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    I did the road warrior consulting thing for a number of years, and it is a tough life style to manage effectively. I did it before finding primal and ballooned up to a very unhealthy weight. Sounds to me like you are on the right strategy, though.

    My major suggestion is: If your tour allows you to do so -- don't stay in conventional hotels. Really understand how your company handles your expenses, then go find a place that is "extended stay" so it has a real kitchen facility, not just a microwave/mini fridge. That way, you can hit a grocery for food your first night on site, and fix your own chow. That gets you out of the restaurant routine. Also much cheaper, especially if you get a per-diem for food. You can eat like a king and still have positive cash flow on the food. Typically, the extended stay chains are pricey, but with a little hunting you can find a local place that's decent and cheap enough to please your corporate travel folks, especially if you are on-site for longer periods (multi-week, multi-month) where you can commit to being there long enough to get a discount. Work with your travel people on all this, you may not be the first to go this route and they may have suggestions that can save you a lot of search time. You'll probably have to do the leg work to find a suitable place, your travel folks probably won't be much help, but may be of use in negotiating a better rate once you find a place that's decent and may be able to get a direct to company bill for your room. Spend a few evenings your first week on a new project to find a suitable place. Many local spots will have arrangements with nearby gyms so you can use them for working out.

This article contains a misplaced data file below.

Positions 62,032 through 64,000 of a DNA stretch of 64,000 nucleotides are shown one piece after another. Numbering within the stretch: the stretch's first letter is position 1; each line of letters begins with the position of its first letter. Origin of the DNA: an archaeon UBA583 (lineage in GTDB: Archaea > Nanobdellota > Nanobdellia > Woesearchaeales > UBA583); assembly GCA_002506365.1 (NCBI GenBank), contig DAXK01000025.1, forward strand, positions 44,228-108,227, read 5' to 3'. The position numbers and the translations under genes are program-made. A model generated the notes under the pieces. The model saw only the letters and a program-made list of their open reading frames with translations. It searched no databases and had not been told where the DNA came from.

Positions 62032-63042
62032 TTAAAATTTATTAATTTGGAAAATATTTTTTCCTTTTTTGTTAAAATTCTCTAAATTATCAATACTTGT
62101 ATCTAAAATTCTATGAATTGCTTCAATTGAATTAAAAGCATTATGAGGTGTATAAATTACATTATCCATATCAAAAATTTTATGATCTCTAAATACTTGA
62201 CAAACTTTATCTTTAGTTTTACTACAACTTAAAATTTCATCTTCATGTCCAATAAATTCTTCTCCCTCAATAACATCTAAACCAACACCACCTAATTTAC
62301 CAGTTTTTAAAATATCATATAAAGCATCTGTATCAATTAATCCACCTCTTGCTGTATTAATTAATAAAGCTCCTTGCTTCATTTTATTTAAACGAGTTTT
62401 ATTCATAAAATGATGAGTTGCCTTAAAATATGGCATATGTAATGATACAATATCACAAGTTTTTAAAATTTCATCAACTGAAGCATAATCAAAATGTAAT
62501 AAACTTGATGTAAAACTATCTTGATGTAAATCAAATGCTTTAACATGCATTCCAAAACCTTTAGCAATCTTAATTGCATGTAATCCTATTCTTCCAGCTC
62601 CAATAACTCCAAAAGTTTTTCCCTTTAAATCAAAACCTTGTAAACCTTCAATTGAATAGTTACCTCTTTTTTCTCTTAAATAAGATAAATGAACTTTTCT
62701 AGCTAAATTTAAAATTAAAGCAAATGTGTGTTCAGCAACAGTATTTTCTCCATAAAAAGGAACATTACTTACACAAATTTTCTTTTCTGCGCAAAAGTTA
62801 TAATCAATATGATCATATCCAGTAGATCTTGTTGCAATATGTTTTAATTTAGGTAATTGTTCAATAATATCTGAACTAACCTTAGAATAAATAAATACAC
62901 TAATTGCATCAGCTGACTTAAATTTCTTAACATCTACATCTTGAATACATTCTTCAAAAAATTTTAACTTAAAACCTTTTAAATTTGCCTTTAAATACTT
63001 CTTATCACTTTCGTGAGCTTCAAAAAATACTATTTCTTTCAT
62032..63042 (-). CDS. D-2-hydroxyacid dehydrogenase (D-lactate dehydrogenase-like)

The things I found that were major problems to my health were:
    12 hr work days, heavy on high brain energy expenditures that leave you drained at the end of the day.
    Stress from being away from home and family. And the related stresses of travel/plane delays/weather issues etc.
    Smaller, cohesive project teams that hang out together after work, with a mix of cultural/racial strains with nothing much in common other than work and food.
    Boredom. By the time you get off work and eat dinner, its 8-9PM. Nothing much to do in strange towns but eat (more), hit the bars, or watch TV.
    Watch out for the alcohol! A beer (or two) with dinner, then a couple of drinks after dinner really add the calories in.

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    I travel quite extensively for my job, here's kinda what I do. I rarely drink alcohol when I'm out, I drink a little more when I'm home. I get out and walk 3-4 miles a day when possible/weather permitting. I carry a set of exercise bands in my suitcase and workout with those things in my hotel room. They're very light and take very little space, and easily adjustable to suit any workout. I avoid fast food joints and try to eat at quality restaurants or find a grocery store and pickup simple fixes like salads, precooked chicken that i can reheat, canned fish, things of that sort.